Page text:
The recognition of the core elements forming the intents provides an initial step towards developing an understanding and eventual mapping operations. The mapping of high-level declarative policies into an orchestrator agnostic template is the prime objective of the intent processing module. The translation is accomplished in close coordination with the network operator, considering the available data sources in the knowledge database (step 2). The relevant service keyword is identified from the intent and mapped onto a supported service profile from the available set of service offerings in the network (step 3). The mapped service is prepared for deployment through the construction of service descriptors with information extracted from the underlying service provider infrastructure to create service deployment templates (step 4). A network controller then constructs the LTE bearer configuration template using SLOs to be deployed in the network infrastructure completing the orchestration of recognized services (step 5).

Ii-A3 Validation and Assurance

The validation and feasibility analysis of the intent is performed with the help of telemetry data from the network devices. A dialogue can be sought with the intent user in case of failure to verify the sufficiency of resources, possible conflicts with deployed intents or lack of required subscription with the service provider. The orchestration is initiated upon successful completion of the intent validation. Moreover, deployed intent performance is monitored through collected network data and compliance with sla is ensured through the intent processing modules.

Fig. 2: (a) ptt kpi, (b) Key events during simulated intent-based ptt scenario.

Ii-B PS Network Infrastructure

Ii-B1 ps Network Model

In this paper, we consider an LTE network environment where the intent based ptt service orchestration is performed. Three different teams with varying number of user devices are coordinating a rescue operation inside a building and devices in a team can connect to one or multiple devices simultaneously based on the nature of the rescue operation. The radio access network supports on-network, off-network (d2d) and ue relays in order to maintain connection amongst different rescue teams based on enb coverage. The orchestrated ptt service provides the user devices in different teams to choose from the available modes of connectivity throughout the course of the rescue operation.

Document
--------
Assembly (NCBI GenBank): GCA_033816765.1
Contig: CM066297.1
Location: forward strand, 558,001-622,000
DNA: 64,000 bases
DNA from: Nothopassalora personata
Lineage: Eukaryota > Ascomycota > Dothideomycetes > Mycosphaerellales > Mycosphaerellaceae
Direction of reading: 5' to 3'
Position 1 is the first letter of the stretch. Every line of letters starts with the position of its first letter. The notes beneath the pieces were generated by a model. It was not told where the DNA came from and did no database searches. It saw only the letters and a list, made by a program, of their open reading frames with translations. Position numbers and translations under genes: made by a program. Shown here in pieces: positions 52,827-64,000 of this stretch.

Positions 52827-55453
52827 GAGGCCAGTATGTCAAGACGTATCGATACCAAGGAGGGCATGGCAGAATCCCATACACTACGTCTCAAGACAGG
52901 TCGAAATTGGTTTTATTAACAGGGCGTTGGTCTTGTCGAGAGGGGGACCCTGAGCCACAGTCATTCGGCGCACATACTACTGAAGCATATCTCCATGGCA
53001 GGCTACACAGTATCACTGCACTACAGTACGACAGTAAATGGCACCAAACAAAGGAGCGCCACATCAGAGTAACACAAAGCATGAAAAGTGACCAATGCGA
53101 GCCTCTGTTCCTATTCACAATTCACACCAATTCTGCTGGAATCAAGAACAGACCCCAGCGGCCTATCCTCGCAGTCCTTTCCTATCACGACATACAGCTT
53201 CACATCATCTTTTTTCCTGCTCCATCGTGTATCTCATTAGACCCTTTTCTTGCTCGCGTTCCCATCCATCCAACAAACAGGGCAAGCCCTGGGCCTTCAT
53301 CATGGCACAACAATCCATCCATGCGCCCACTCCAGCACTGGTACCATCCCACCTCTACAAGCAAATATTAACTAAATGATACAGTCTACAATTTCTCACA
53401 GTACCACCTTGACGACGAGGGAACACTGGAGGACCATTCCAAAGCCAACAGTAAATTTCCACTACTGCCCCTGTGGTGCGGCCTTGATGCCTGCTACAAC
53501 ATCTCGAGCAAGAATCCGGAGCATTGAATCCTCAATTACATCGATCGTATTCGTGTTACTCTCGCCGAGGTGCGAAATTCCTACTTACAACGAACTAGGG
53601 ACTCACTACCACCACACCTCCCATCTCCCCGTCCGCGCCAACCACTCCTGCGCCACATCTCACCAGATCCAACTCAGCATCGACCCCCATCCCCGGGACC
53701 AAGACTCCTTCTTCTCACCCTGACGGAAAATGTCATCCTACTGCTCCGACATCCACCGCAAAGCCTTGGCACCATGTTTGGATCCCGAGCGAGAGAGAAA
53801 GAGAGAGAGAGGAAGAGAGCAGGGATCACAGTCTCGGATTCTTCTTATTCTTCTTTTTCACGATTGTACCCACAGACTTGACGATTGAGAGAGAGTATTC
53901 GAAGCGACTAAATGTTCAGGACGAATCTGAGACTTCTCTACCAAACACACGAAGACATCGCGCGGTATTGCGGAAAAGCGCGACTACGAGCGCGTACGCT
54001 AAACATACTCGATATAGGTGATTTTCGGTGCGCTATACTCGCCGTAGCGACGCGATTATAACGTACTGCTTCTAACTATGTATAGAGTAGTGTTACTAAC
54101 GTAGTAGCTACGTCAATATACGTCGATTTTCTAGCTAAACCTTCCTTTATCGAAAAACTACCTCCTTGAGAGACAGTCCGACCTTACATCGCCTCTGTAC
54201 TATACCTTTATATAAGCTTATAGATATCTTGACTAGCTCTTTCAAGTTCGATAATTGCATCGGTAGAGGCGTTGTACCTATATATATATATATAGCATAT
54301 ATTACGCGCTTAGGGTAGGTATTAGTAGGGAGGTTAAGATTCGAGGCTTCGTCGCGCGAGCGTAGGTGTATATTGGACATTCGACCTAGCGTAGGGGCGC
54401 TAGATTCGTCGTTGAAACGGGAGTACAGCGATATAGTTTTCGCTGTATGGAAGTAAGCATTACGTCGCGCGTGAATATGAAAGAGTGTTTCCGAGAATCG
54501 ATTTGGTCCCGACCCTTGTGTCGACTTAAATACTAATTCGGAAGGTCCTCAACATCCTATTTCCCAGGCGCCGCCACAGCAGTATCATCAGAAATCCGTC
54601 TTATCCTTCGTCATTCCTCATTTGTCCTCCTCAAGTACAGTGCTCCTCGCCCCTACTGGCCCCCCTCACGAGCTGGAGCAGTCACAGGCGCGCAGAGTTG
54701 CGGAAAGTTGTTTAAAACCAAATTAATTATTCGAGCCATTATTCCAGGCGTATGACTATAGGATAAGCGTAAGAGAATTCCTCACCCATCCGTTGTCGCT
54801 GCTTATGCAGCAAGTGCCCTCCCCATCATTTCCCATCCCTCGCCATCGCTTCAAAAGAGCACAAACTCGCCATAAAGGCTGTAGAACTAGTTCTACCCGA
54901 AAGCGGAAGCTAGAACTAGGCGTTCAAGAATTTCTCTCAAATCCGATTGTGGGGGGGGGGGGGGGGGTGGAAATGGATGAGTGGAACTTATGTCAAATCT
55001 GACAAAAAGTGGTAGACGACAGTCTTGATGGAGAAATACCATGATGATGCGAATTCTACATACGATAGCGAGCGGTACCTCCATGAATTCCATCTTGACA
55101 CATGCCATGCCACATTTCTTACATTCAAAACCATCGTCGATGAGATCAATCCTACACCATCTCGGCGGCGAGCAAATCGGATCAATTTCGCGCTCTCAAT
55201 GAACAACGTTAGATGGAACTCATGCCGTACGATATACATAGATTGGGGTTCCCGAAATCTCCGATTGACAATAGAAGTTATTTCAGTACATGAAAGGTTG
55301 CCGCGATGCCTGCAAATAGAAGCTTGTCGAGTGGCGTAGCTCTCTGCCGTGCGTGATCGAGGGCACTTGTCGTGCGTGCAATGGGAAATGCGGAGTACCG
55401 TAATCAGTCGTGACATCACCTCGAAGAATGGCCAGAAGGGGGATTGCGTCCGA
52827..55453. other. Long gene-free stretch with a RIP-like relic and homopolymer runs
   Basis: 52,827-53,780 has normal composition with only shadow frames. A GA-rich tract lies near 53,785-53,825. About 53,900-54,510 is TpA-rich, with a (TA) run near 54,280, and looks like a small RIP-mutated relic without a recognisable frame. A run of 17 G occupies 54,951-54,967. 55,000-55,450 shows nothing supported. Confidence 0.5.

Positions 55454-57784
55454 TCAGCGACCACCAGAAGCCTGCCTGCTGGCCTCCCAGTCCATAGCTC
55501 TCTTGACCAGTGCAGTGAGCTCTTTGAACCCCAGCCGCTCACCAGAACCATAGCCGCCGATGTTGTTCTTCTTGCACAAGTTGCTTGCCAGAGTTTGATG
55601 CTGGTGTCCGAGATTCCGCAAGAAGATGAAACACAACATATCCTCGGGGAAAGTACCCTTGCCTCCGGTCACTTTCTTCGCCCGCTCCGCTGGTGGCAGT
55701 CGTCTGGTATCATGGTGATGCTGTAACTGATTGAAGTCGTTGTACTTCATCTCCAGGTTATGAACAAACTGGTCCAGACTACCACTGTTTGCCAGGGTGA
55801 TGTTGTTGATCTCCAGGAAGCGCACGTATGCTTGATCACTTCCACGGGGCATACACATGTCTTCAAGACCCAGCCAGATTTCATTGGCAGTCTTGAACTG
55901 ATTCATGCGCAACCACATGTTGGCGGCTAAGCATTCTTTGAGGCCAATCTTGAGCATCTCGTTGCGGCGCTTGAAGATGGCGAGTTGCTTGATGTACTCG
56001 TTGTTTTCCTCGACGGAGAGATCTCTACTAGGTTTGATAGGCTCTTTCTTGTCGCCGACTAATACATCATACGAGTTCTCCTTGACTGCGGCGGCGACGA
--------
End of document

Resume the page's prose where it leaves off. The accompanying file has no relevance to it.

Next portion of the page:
Ii-B2 ps Service Use Case

ptt, video and data connections form the basis of the considered system model, however it can be extended if needed, given that the ibn model uses an abstract policy definition with mapping of kpi. ps services have stringent qos constraints made specified by the 3gpp from Release-12 up til Release-17 [15].

ptt supports one-to-one, group calls, and emergency calls, where the caller first requests the resources, and the grant is provided by the network in coordination with the ptt service provider, followed by call termination. The connection is established in a sequence of events:

  • A user requests the floor to access the network in order to utilize the ptt service (access request in Fig. 2(a)).

  • The network operator grants the floor to the requesting user based on resource availability.

  • Afterwards, the user can initiate the data transfer to one or multiple receivers (media transmission in Fig. 2(a)).

Ii-B3 Pss kpi

ptt is a typical use case of ps service. 3gpp considers several components of access and communication delay coupled with propagation delays through the access and core infrastructure to model the following kpi [14]:

  • [noitemsep,topsep=2pt,parsep=0pt,partopsep=0pt]

  • at: It is the time between user request and grant of permission to speak.